Alber Elbaz Loves Watching Reality TV, Doesn’t ‘Do’ E-Mail
No really. When Hastreiter, the editor of Paper Magazine, sat down with Elbaz, designer of Lanvin, her interview produced more of a conversation between old friends than a designer Q&A. We’re having trouble deciding whether or not that’s because Elbaz is so famously comfortable with everyone or because the two are actually old friends. Hastreiter met Elbaz when he was an assistant to Geoffrey Beene. Herein, the two talk about everything from being famous to reality television shows to making soup. (OK. That last one is more figurative than anything else, but it’s still a pretty great moment.)
On the Internet:
KH: I know that you’re a Luddite: no email, no Internet.
AE: It’s not that I don’t like technology. My brain just doesn’t capture it. I cannot drive, I cannot bike, nor do email. My boyfriend of 18 years thinks I stayed with him all these years because he helps me with the remote control. Maybe I’m dyslexic or something.
On whether or not Elbaz is famous:
KH: How do you feel about being somewhat of a celebrity these days?
AE: I’m not a celebrity. I’m far from it.
KH: But you’re famous; when you walk down the street, people come up to you.
AE: At least I can say that maybe I got a little bit of fame because of something I’ve done. I didn’t buy the fame from a reality show — not that I have anything against reality shows. I actually love them and watch all of them. But we’ve created a new job in our world lately, which is called “being famous.” Fame today is not a result of something you’ve done. It’s a new profession. “What do you do for a living?” “I’m famous.” Imagine asking a kid, “What does your dad do?” “Oh, my dad is famous.” Fame is becoming very, very important. I mean, everyone wants to be famous, basically. Which is why I think that we have to be relevant today, which was another reason why we did this project with H&M. I’m no celebrity. At 10 o’clock at night, I’d rather be at home.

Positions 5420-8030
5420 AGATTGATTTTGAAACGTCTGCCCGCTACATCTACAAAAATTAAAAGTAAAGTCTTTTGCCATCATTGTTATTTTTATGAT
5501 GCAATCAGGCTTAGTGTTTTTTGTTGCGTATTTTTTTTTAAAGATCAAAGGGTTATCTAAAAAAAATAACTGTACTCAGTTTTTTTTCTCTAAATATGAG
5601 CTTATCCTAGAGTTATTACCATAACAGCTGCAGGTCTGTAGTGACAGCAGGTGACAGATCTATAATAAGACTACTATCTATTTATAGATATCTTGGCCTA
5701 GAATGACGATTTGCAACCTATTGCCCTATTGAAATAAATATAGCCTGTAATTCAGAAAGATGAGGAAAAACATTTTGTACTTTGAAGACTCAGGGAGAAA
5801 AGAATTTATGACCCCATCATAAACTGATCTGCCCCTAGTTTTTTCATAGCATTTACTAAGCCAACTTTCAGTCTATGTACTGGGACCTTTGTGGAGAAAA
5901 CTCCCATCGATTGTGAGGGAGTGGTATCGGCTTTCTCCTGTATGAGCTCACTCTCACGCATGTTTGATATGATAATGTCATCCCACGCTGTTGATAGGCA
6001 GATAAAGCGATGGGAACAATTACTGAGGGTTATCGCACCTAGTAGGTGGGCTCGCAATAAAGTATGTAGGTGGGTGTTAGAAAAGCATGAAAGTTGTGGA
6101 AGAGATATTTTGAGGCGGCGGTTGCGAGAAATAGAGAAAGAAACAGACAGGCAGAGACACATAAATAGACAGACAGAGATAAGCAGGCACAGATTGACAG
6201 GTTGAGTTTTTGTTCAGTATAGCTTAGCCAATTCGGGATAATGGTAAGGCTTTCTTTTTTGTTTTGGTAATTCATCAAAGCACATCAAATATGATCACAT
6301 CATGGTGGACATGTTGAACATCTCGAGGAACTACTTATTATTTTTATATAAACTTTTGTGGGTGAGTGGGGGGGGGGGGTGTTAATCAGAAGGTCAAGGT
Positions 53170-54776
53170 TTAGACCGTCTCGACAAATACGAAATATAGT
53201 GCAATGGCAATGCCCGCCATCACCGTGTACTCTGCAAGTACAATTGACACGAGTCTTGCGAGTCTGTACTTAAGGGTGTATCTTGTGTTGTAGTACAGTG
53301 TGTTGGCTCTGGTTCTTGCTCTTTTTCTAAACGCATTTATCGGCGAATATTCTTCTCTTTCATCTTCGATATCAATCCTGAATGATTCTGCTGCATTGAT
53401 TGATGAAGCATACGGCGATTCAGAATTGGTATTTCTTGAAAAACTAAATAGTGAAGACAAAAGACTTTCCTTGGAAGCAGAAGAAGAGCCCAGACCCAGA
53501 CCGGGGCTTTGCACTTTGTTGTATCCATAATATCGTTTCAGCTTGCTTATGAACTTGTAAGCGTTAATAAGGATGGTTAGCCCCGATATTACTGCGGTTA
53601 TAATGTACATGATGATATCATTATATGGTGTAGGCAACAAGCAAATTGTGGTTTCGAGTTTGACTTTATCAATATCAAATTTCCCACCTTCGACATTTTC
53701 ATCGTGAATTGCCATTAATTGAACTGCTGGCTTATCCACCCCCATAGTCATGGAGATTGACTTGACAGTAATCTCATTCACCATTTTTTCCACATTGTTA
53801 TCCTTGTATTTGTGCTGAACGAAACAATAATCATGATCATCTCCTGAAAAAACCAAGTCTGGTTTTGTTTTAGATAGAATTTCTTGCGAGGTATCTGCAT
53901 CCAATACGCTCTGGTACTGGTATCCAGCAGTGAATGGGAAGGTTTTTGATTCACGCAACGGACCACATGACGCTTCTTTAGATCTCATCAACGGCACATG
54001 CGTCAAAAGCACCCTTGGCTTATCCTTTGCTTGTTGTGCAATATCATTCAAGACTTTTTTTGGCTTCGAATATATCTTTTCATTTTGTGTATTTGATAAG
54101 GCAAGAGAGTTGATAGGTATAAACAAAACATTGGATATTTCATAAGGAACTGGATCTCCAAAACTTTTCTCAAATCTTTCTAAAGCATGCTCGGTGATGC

On powerful, strong women:
KH: What kind of woman do you love? What kind of woman do you relate to?
AE: I never had a muse or said, “Oh my God, my woman is that and that and she has to be seven and a half feet tall and she has to weigh three kilograms.” When some women tell me that they are so into their careers that they’re living in an airport, I’m like, “Fabulous, go for it.” Then other women tell me, “I have a baby and I want to stay home for two years,” and I’m like, “Fabulous!” I think that women have gotten stronger. I’m not talking about more powerful — there is a big difference between power and strength. I think men are powerful, I think women are strong. When you are powerful, you buy, you sell, you have it, you lose it, it’s external; and I think that strength comes from a different place. It’s internal.
Internally, we think this is a pretty great interview. We think you should read the whole thing here.
Guru: Alber Elbaz [Paper Magazine]